by Johannes Vermeer, 1660
On October 31, 1632, Dutch genre painter Johannes Vermeer was born in Delft. Vermeer always worked slowly and with great care, using bright colours and sometimes expensive pigments, with a preference for cornflower blue and yellow. He is particularly renowned for his masterly treatment and use of light in his work.
Born as the only son to Reijnier Janszoon, Johannes Vermeer learned much about art from his father, who was a silk weaver as well as a member of St. Luke’s Guild, where he traded numerous paintings. Johannes Vermeer later also became a member of the guild and there are rumors that he began his art career as an apprentice of Leonaert Bramer.
During Vermeer’s busy years, he earned himself a great reputation and his financial situation was in comparison to other painters of his era extraordinary good. He was able to take care of his 11 children and his wife easily, he was even promoted to the dean of St. Luke’s Guild and therefore a man with great influence in the community.
Vermeer was known for his slow painting style, which may have been the cause that he only completed about 35 paintings. Also, his time as an active artist was rather short, due to his sudden and early death at the age of 43, but his pieces can be divided into 3 different periods. In the 1650’s, Vermeer expressed his deep love with the style of the baroque influenced by his time at the gild. Typical for this period was for instance ‘Christ in the House of Martha and Mary‘ of 1655, which depicts a rather modest style in comparison to his later works, but still he did not miss out the strong contrasts in the clothing of the protagonists.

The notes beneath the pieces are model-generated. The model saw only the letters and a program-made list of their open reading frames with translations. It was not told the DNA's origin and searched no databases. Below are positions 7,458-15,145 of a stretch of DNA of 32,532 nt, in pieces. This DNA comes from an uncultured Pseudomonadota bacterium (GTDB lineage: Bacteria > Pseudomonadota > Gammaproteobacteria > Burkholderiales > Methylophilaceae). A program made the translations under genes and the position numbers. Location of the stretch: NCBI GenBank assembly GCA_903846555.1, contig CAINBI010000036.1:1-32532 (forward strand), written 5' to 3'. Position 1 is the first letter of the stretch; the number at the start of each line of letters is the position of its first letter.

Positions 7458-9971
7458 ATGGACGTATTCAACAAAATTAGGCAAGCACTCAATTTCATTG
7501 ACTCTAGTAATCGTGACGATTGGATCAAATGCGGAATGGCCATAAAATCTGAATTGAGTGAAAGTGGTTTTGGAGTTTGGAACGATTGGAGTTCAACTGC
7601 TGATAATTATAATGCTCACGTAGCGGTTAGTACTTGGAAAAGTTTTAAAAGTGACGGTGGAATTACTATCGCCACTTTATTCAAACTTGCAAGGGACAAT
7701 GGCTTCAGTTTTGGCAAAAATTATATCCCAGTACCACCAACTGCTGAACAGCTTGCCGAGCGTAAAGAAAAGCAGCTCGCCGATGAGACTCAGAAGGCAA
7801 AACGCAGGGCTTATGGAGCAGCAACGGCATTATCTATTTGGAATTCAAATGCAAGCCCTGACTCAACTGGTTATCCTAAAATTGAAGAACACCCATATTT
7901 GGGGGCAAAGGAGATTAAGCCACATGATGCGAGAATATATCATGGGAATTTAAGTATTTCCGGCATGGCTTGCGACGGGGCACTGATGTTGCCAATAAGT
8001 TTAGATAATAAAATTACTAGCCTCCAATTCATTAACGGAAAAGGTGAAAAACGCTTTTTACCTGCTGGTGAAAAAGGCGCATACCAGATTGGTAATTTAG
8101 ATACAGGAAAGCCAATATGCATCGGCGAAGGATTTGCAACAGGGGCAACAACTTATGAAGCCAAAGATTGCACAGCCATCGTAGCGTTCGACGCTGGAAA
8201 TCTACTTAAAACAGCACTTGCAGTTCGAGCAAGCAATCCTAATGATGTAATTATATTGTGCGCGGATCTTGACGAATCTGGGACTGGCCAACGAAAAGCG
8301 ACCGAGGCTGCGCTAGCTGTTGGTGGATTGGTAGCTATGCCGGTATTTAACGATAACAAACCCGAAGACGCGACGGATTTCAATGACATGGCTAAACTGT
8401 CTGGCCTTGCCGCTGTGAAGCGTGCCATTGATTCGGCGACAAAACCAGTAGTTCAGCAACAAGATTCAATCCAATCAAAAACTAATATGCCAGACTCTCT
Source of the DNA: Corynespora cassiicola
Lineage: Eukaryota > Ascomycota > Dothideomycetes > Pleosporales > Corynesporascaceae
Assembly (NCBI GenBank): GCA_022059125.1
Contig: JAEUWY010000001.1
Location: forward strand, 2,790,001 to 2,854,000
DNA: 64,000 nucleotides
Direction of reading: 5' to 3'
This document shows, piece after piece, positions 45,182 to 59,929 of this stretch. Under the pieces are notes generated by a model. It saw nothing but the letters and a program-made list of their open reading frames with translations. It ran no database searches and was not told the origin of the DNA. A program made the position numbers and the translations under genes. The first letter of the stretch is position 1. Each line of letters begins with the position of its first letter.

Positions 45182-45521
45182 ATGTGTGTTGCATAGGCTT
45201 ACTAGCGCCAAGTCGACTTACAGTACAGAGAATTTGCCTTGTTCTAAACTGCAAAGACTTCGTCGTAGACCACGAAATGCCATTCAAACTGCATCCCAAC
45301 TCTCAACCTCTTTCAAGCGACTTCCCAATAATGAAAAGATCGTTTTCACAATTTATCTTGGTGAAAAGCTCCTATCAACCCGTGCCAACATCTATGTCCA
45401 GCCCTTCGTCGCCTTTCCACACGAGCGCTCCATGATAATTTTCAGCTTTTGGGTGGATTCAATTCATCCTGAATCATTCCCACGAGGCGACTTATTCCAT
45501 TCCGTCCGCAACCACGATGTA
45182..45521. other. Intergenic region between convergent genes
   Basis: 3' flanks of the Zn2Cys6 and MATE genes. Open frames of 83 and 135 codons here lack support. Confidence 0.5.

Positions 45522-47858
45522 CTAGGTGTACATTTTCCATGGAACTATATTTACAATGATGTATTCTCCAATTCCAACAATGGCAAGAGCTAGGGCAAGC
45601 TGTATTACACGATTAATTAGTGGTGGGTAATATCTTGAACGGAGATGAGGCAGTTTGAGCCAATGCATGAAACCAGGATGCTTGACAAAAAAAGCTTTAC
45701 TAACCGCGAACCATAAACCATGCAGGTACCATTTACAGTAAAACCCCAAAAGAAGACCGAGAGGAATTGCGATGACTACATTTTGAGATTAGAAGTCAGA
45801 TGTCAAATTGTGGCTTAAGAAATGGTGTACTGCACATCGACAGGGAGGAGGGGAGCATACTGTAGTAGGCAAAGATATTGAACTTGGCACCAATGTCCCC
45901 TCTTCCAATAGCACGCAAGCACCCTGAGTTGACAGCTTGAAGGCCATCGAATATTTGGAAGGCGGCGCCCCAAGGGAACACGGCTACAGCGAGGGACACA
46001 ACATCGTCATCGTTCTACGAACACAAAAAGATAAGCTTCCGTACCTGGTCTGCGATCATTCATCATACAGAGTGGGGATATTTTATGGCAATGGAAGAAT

The period of the 1660’s was Vermeer’s most intense. He developed whole new techniques and used the style of chiaroscuro, meaning that he strongly focused on tone contrasts. Another ‘effect’ he increasingly used in this period was camera obscura. It did not take long until he mastered this new styles perfectly and this is what he is now mainly known and appreciated for. One of his most famous paintings, the ‘Milkmaid‘ resulted from this period
The last working period Vermeer’s is characterized by his recreations of shadows and space like in the painting ‘A young Woman seated at the Virginals‘. Unfortunately his financial situation became critical in his last five years and at the end of his life, Vermeer ran into dept and also his good health started to fade. In December of 1675, he suffered from a sudden stroke an passed away.
Vermeer’s works are due to their unique style and the few number of paintings very popular on the market and several fake paintings still exist. Vermeer was able to highly influence the art scene and earned himself a great respect in the community. Even Salvador Dalí admired Vermeer’s paintings and stated that his painting ‘The Lacemaker‘ was just as great as the ‘Last Judgement‘ by Michelangelo in the Sistine Chapel.
At yovisto you may enjoy a video by curator Walter Liedke, who presents Vermeer’s masterpiece ‘The Milkmaid‘. The details of the composition and subject matter of The Milkmaid and other paintings are explored in this lecture.
References and Further Reading:
- Vermeer at Artble
- Vermeer at Web Museum
- Vermeer at the National Gallery of Art
- Vermeer in the Frick Collection
- Johannes Vermeer at Wikidata
- Timeline with paintings of Johannes Vermeer via Wikidata
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